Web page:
A Renoir painting stolen by the Nazis from a Paris bank vault was returned to its rightful owner Wednesday after a more than 70-year odyssey from South Africa to London, Switzerland and New York.
"Deux Femmes Dans Un Jardin," painted in 1919 in the last year of French impressionist Pierre-Auguste Renoir's life, is finally back in the hands of the granddaughter of the Jewish owner who spent decades trying to get it back.
Sylvie Sulitzer, the last remaining heir of her grandfather Alfred Weinberger, a prominent art collector in pre-war Paris, received the work from US authorities during a ceremony at the Museum of Jewish Heritage in New York.
Although Sulitzer knew her grandfather, she had no idea about the missing Renoir until a German law firm, specialists in recovering art looted by the Nazis from Jewish families, contacted her in the early 2010s.
"I'm very thankful to be able to show my beloved family wherever they are that after all they've been through, there is a justice," Sulitzer said.
Four other Renoirs and a Delacroix, which her grandfather also owned, have yet to be recovered, she told AFP.
The Nazis stole the art in December 1941 from the bank vault where Weinberger stored his collection when he fled Paris at the outset of World War II.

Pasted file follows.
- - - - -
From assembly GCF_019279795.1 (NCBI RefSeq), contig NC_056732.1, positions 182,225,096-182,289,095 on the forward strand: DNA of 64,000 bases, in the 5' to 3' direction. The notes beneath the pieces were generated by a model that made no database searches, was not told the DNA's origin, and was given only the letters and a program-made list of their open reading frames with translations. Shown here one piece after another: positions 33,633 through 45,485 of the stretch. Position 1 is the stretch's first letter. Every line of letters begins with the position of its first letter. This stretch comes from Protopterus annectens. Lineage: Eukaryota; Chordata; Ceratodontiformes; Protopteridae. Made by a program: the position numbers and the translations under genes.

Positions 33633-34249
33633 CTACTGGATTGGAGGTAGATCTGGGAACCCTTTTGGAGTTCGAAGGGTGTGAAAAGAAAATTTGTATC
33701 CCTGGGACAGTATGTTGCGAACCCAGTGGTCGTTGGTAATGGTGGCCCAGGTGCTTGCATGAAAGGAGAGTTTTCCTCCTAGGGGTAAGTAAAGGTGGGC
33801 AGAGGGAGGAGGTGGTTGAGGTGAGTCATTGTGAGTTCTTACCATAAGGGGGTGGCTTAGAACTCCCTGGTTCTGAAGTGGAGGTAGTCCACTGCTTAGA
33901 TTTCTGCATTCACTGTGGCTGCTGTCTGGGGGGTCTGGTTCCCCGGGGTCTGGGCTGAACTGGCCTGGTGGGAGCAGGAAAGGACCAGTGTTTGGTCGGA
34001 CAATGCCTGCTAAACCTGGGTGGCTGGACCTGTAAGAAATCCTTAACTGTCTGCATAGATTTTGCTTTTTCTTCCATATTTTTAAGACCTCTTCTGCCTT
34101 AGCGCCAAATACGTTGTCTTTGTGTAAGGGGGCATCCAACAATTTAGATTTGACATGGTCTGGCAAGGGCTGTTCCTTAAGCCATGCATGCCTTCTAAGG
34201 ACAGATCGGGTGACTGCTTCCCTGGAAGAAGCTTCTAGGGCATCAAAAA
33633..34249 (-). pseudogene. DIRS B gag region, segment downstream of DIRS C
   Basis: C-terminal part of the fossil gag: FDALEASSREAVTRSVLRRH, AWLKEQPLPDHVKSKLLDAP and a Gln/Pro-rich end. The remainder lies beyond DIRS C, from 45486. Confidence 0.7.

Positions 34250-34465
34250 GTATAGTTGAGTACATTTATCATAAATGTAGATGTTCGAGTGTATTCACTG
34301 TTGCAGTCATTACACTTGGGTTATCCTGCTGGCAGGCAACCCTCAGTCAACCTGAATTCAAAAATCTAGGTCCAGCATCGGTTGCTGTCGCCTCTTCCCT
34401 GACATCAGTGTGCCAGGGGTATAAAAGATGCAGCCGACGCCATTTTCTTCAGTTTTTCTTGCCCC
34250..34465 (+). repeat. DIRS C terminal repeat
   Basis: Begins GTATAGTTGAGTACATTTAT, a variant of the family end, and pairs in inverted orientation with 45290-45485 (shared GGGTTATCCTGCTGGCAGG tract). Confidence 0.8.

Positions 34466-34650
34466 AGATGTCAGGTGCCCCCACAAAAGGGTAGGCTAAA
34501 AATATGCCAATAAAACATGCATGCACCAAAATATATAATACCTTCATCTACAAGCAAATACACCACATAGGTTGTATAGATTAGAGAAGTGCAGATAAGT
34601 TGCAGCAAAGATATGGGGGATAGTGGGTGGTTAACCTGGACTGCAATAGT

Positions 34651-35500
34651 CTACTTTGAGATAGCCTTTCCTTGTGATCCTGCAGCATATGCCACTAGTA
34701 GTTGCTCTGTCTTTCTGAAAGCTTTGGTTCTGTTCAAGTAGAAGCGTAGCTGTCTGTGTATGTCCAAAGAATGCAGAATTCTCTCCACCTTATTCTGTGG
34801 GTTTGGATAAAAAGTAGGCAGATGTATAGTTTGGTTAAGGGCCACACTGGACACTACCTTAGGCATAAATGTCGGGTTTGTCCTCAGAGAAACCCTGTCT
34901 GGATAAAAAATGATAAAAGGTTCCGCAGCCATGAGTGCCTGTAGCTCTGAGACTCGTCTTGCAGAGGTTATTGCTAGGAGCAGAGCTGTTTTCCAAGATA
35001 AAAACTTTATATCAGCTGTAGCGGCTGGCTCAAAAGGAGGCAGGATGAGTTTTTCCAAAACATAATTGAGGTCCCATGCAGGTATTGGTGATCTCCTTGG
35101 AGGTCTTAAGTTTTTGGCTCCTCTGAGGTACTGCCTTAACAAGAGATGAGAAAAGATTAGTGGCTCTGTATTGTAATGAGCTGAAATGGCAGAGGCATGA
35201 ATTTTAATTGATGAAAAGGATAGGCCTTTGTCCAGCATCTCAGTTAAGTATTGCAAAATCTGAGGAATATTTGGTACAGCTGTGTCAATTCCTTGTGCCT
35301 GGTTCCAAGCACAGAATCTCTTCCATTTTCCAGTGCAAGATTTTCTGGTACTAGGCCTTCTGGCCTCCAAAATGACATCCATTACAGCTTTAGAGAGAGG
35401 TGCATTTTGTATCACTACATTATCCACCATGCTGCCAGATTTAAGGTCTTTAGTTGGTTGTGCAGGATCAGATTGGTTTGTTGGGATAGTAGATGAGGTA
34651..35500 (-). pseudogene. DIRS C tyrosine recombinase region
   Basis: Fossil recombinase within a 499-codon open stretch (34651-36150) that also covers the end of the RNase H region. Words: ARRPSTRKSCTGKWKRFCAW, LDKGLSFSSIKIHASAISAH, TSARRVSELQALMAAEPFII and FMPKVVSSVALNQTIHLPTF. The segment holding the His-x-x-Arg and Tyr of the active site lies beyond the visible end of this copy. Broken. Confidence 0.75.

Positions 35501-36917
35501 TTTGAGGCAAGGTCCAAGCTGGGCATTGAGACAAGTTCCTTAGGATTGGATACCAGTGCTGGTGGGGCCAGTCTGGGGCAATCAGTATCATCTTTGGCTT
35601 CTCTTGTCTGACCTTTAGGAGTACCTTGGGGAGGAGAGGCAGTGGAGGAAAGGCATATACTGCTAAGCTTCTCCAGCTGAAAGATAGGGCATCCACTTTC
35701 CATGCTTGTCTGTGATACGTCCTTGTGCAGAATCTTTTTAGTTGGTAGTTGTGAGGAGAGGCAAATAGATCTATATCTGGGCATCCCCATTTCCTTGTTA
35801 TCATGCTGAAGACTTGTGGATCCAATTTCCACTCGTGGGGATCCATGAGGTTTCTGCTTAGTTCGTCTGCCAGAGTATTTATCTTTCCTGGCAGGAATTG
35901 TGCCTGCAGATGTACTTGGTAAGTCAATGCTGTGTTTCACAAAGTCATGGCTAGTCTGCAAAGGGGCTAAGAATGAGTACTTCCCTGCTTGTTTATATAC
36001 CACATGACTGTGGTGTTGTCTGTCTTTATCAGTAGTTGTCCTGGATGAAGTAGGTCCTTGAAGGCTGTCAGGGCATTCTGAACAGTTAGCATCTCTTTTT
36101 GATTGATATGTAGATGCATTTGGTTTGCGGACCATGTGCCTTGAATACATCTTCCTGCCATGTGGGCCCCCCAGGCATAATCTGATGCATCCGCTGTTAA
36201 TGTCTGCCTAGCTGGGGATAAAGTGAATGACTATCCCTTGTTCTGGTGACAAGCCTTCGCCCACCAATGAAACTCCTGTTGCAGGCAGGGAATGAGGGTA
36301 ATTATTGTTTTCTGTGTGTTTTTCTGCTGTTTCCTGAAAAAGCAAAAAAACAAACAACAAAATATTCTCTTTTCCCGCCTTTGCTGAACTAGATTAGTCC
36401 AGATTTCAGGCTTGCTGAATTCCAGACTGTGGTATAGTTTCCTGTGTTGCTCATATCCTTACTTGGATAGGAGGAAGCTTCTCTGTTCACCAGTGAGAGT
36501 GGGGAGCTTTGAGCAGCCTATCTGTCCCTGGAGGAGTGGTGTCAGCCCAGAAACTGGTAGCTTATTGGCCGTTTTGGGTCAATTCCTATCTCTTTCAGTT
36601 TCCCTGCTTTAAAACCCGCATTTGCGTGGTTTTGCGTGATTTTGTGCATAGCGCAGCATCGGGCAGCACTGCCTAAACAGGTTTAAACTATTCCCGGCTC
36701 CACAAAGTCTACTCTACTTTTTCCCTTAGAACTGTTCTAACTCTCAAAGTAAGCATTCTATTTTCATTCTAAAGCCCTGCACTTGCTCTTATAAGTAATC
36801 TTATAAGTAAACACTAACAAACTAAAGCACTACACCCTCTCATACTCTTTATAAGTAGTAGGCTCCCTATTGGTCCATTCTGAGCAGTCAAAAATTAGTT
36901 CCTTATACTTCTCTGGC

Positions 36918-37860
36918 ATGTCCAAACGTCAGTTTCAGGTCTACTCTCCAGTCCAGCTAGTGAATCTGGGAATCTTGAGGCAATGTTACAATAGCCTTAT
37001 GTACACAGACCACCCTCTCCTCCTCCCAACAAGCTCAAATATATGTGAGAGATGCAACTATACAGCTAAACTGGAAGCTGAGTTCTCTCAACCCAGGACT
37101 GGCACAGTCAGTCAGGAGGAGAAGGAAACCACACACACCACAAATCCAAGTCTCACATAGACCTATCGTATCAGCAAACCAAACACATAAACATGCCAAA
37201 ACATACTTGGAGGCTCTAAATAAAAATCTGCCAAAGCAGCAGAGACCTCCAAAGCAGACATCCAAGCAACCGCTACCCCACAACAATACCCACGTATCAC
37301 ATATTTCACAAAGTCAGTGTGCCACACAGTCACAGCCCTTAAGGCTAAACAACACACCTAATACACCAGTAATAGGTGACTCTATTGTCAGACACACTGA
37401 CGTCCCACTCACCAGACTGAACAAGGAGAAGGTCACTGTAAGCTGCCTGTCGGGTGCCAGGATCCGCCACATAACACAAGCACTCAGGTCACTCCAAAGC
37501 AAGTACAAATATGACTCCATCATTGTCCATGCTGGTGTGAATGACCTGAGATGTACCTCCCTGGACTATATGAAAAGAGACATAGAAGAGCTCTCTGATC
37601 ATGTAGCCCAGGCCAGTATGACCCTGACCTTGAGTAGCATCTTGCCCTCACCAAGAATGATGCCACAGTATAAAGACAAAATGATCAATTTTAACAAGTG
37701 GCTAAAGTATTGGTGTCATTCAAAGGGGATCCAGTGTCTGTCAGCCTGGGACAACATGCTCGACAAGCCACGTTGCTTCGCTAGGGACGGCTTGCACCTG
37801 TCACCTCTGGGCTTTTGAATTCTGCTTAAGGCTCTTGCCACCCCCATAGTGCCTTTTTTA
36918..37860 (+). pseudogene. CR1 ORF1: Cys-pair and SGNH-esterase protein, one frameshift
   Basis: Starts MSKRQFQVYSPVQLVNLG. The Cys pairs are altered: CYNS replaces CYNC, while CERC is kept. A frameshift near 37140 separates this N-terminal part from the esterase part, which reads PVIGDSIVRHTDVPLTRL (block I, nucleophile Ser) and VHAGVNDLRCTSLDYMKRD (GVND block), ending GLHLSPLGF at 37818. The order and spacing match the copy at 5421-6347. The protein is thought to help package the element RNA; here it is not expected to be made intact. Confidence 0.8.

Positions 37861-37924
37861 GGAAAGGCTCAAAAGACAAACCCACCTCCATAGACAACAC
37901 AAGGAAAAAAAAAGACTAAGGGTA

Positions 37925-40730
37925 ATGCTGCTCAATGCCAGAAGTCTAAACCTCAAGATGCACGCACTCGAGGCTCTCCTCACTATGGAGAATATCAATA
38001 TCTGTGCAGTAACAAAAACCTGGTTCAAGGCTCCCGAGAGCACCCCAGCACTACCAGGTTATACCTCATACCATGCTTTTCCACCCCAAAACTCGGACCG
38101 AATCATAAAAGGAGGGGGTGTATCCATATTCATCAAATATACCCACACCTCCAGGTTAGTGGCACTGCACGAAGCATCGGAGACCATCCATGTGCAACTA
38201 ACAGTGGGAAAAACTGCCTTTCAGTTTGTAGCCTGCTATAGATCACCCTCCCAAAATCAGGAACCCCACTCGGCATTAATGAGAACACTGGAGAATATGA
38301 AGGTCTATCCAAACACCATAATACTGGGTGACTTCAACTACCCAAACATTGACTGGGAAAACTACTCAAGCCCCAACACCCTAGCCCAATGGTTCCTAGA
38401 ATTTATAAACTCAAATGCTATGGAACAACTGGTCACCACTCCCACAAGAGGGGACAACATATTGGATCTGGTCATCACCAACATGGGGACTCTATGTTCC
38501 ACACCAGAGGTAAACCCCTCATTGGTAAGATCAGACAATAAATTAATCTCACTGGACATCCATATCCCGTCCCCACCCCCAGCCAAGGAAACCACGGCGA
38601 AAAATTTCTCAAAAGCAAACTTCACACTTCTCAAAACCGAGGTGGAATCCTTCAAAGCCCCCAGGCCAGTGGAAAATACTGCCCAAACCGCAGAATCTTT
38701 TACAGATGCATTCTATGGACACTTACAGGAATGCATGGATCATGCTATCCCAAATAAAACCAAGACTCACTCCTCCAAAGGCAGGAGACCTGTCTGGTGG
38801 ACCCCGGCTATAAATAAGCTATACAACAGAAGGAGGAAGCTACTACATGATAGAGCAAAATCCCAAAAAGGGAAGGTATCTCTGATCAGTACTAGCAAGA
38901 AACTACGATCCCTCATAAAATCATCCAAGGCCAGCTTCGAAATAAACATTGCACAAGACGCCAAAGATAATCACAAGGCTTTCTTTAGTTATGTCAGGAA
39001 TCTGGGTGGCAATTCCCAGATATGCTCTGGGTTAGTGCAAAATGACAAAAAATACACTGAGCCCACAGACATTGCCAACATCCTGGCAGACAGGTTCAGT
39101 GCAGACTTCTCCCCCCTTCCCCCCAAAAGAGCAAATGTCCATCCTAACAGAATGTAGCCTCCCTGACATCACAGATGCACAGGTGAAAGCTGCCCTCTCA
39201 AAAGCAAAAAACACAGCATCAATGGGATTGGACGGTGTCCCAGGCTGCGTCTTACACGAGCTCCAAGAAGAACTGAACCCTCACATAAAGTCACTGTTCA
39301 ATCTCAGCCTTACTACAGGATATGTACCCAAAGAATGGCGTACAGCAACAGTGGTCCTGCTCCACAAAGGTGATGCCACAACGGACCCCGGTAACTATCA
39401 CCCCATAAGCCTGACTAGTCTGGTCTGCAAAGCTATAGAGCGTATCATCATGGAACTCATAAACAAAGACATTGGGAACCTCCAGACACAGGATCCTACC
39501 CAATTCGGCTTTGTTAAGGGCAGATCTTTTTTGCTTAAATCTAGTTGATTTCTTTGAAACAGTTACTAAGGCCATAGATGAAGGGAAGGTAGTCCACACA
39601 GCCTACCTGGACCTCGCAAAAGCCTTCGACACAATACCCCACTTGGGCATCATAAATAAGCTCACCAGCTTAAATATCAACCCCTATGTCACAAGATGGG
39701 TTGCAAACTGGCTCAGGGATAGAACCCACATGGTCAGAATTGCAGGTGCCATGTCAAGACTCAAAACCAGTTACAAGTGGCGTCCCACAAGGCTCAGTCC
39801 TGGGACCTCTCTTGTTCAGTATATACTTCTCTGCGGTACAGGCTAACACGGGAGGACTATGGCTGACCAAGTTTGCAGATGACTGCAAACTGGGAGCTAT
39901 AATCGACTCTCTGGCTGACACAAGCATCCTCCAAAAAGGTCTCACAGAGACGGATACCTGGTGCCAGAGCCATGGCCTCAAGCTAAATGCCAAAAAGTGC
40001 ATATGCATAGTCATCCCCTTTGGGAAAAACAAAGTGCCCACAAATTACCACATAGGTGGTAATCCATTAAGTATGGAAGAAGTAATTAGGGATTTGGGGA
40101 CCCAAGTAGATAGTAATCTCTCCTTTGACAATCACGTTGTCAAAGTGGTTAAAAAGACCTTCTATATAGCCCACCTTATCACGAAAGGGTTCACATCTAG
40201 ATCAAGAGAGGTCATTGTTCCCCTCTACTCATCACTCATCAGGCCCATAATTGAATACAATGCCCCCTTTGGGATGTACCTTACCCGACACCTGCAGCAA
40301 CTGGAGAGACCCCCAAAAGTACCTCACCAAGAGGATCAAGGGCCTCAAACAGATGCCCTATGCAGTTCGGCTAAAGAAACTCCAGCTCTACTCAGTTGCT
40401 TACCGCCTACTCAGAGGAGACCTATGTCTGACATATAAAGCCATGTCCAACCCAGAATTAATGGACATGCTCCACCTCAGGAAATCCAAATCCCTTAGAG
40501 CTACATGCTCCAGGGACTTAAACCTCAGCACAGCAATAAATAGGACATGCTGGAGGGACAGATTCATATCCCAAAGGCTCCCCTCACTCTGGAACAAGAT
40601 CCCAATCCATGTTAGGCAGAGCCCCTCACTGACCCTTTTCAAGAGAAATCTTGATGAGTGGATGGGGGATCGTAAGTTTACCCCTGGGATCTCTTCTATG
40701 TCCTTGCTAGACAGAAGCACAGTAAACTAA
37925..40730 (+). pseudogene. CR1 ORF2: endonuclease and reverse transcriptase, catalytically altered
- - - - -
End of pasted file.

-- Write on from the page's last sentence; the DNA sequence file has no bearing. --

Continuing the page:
After peace returned to Europe, Weinberger spent decades trying to recover his property, registering his claim with French authorities in 1947 and with the Germans in 1958.
US officials said the Renoir first resurfaced at an art sale in Johannesburg in 1975, before finding its way to London, where it was sold again in 1977. It was put up for sale again in Zurich, Switzerland, in 1999.
But it was only when it was put up for auction by a private collector at Christie's in New York that the auction house called in the FBI. Its previous "owner" eventually agreed to relinquish the picture.
It is thought that up to 100,000 works of art, and millions of books, were stolen from French Jews, or Jews who had fled to France before the Nazi occupation began in 1940.
The Allies found around 60,000 of the missing artworks after the war in Germany and returned them to France.
Two-thirds were returned to their original owners by 1950, according to a French government report seen by AFP earlier this year that criticized French authorities' inefficiency in returning the rest.